This is also the case for those who might be concerned about their legal status in the UK, such as migrants or asylum seekers, who may resist accessing NHS treatment through fear, or those who face language barriers. Ros Bragg, director of Maternity Action, tells The Independent: "From our work with migrant and asylum-seeking women, we are very aware of the financial, language and other barriers which impact on women’s access to healthcare. Where [telemedicine] is helpful for women in increasing access to care, there is no reason to stop it.”

Experts have said that telemedicine has also facilitated easier access for non-binary people or those in the LGBTQ+ community who find medicine exclusionary. Eloise Stonborough, associate director of research and policy at Stonewall, says: “Our research found one in seven LGBT people (14 per cent) avoid seeking healthcare for fear of discrimination, and one in eight LGBT people (13 per cent) have experienced unequal treatment because they are LGBT.

“Introducing more accessible abortion services has been revolutionary in helping women and people assigned female at birth to overcome barriers, and we urge the government to make these vital services permanent,” Stonborough adds.

Criticism of introducing abortions at home – groups including Christian Concern were against the policy – based on reduction in quality of care, or increased risk, does not tally with the lived experiences during the pandemic. A BPAS survey, published in the Contraception Journal, of 1,300 patients who underwent early medication abortions at home from May to July last year, found 97 per cent were “satisfied” or “very satisfied” with the experience, while 76 per cent said it was “straightforward”.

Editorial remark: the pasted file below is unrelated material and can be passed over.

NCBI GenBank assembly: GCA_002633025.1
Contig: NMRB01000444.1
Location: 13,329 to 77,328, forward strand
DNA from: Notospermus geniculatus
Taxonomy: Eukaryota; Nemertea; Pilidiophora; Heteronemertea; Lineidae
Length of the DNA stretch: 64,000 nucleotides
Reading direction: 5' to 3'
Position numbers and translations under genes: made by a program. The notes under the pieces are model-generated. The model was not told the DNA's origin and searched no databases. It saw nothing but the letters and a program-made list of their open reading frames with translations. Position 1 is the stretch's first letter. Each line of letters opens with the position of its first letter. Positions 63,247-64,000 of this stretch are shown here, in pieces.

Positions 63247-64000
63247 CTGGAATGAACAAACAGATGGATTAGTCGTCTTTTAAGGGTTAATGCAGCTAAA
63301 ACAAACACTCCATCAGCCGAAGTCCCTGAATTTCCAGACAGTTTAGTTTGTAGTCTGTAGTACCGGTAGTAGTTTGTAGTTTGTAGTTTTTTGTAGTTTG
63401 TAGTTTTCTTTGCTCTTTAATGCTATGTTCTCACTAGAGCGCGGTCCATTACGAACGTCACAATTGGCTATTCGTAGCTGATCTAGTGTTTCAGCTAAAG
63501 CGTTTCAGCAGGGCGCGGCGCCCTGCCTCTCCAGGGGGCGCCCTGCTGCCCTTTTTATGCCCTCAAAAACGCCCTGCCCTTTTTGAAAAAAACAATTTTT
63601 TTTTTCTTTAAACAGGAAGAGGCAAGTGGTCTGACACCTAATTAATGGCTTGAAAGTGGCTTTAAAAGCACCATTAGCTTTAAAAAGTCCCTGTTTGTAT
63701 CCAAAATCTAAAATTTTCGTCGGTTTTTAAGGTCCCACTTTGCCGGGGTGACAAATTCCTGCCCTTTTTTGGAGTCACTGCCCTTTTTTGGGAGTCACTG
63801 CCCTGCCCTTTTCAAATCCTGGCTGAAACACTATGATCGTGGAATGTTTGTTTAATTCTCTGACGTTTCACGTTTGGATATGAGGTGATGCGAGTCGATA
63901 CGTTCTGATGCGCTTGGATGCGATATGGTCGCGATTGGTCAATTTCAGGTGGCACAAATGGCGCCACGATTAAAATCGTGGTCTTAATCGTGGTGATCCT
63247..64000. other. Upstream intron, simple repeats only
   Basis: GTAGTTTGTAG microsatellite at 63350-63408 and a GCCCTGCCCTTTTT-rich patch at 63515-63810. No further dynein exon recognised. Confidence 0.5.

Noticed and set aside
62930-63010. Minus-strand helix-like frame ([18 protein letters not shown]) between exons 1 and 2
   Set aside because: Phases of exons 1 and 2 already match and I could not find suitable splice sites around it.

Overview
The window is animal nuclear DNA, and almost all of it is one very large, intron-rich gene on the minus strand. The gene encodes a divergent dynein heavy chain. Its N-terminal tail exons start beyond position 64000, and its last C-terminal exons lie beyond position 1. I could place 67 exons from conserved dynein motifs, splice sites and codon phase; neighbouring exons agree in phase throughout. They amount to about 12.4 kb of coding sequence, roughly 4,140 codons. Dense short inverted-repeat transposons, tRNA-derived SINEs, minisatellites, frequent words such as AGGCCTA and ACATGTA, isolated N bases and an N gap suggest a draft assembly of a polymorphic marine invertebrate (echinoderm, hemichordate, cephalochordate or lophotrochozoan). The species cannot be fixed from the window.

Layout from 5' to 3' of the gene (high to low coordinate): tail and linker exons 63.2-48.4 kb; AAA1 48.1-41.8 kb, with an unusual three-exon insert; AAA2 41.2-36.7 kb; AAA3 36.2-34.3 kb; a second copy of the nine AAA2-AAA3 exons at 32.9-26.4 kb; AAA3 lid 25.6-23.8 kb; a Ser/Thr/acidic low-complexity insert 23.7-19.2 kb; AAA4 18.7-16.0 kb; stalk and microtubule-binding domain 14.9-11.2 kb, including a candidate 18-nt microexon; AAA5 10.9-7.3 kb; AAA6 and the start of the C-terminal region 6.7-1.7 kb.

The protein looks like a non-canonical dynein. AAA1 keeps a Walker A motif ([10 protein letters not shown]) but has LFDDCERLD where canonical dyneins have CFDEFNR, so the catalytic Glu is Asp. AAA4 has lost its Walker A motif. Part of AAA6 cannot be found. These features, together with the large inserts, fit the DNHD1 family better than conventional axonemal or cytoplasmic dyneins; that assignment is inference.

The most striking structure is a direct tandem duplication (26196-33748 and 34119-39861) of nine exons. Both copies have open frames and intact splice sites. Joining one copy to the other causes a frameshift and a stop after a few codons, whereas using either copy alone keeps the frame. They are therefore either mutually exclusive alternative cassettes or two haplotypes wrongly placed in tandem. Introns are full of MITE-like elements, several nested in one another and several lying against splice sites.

If the government were to revoke permission for telemedicine, women would once again turn to illegal online pills

When asked hypothetically if they needed another abortion in the future, most patients (78 per cent) said they would choose telemedicine again. “Satisfaction with telemedicine and home use of mifepristone and misoprostol is high,” concluded the report. Of course there are always risks with any medical procedure but complications are rare (a 2019 data set found complications were reported in 337 of 207,384 cases in 2019). During the at-home scheme, the government says it is “aware of a small number of incidents” which it is currently investigating.

To reverse the policy now would not only lose the accessibility benefits, and other bonuses like reduced waiting times, but experts also fear reversing the provision could have the dangerous unintended side effect of diverting more women to illegal methods of abortion. Prior to the pandemic, research showed on average two women per day in the UK sought their own online abortion medication due to obstacles accessing in-clinic care. Ending a pregnancy with pills purchased online remains a crime in England, with a potential prison sentence.